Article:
d Ljrst by Rose(6) for the massbalance solution to the Steadystate by cal
c .acion through the unsteady state period of a column startup. However, if the
tqte is the desired answer, no consideration need be given the time be
the &rhd can % simplified and at the same time extended~ The
June 1963 CHEMICAL ENGINEERING EDUCATION 33
relaxation scheme solves the same type problem which the iteration methods solve,
more slowly in every case, but with great reliability.
One simply takes each stage in a process and answers the single, simple
question: "If I bring in one, two, three, or more streams into the stage of a
given amount and composition and with a given energy, what will be composition,
amount and energy of the phases leaving the stage?" In most processes which one
calculates in the present day, one assumes that the phases leaving the stage are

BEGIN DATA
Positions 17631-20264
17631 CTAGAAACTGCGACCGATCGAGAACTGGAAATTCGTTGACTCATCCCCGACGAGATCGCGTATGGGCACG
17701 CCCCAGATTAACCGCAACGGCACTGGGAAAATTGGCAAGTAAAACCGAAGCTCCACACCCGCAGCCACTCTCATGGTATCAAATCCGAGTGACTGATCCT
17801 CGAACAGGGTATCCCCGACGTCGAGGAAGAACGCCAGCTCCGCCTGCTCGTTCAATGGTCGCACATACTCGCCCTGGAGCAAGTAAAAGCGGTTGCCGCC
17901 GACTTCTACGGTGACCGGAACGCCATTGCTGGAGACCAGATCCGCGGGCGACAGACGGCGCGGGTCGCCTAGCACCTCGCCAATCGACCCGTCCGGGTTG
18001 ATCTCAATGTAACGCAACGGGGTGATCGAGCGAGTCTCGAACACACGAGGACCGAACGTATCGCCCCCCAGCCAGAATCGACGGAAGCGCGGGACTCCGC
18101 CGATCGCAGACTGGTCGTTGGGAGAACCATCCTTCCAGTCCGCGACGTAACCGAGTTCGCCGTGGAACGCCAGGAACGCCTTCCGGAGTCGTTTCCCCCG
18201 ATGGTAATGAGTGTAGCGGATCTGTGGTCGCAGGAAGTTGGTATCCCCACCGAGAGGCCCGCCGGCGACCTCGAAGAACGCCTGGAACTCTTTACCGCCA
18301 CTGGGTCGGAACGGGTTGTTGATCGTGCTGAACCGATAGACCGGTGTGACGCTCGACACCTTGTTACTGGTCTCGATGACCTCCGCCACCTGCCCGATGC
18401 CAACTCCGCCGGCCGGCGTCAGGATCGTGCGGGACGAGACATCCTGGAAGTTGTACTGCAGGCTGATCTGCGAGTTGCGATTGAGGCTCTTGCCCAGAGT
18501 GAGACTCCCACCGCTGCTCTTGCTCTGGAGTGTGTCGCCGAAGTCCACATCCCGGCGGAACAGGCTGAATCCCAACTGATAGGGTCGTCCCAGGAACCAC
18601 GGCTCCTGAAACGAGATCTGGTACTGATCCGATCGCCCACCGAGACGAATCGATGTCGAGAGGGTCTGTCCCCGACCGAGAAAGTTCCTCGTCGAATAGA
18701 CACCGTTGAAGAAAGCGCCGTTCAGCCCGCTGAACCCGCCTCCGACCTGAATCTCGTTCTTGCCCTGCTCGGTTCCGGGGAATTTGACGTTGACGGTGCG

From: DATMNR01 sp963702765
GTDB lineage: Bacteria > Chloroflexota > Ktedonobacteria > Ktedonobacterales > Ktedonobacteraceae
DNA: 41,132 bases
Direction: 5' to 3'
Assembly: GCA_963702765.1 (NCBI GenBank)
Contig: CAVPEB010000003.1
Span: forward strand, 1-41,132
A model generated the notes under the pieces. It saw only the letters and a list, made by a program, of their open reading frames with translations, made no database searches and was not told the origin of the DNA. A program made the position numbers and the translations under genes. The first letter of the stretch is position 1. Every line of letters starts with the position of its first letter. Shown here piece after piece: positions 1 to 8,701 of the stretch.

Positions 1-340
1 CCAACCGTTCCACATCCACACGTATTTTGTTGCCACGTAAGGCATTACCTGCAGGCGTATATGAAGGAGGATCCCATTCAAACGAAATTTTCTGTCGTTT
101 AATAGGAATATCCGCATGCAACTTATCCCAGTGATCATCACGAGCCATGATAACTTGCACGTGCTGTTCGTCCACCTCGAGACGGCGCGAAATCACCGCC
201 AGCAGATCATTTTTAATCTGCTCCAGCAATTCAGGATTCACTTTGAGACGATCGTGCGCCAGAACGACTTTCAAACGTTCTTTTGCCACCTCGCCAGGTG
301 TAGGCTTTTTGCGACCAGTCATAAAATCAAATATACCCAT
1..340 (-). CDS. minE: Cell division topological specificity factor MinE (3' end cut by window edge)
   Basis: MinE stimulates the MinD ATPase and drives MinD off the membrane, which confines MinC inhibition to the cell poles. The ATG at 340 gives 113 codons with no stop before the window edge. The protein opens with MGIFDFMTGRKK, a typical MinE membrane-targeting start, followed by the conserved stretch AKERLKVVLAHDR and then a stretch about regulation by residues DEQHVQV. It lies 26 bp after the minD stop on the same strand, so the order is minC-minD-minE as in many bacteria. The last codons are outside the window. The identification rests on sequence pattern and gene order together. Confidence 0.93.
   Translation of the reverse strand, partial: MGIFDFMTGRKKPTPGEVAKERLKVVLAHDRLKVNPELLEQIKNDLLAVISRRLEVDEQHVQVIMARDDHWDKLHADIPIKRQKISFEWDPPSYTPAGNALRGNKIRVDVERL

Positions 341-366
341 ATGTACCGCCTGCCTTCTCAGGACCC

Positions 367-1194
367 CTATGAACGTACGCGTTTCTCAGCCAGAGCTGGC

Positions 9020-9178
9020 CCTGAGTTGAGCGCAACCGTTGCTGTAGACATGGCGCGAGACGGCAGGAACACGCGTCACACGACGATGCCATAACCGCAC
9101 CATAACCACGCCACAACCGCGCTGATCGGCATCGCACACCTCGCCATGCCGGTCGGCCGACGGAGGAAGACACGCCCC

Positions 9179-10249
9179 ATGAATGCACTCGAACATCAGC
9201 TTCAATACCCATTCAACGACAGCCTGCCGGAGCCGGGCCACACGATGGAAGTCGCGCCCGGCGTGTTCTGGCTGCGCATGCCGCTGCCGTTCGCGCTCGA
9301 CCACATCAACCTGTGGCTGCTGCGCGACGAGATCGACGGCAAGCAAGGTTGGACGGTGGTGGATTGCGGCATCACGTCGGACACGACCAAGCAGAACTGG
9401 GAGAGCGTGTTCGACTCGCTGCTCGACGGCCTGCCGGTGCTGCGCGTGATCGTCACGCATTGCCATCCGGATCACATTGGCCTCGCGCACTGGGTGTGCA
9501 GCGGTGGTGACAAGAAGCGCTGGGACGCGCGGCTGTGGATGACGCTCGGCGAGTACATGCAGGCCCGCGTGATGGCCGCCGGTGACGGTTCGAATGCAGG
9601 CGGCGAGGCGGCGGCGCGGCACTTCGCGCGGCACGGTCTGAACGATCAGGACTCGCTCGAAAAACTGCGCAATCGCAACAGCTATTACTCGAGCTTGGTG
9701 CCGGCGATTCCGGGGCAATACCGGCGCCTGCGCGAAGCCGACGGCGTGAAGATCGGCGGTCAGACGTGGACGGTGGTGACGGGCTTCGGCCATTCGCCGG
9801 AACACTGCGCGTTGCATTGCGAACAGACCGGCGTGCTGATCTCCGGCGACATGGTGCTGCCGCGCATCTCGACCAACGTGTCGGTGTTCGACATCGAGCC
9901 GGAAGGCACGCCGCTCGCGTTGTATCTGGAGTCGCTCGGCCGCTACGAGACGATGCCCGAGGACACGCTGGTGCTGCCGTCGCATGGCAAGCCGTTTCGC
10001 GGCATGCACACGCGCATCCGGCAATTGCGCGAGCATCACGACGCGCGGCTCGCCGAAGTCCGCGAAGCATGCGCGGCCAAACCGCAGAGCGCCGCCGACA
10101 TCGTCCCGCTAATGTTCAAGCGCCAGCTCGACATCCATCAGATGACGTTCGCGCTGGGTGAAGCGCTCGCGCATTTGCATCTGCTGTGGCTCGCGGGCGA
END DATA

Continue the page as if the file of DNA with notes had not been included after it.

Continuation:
in thermodynamic equilibrium. In a distillation calculation, for example then,
an isenthalpic flash will answer the question. If one then loads his column with
any material and simply starts to calculate from stage to stage, answering the
question in turn for each stage, the calculation will converge asymptotically to
the steady state condition of the process. It is not necessary to completely
solve the isenthalpic flash on each stage. Commonly two isothermal flashes are
used to predict the results of the isenthalpic flash and the calculation moves on
to the next stage. There does not appear to be any particular benefit in any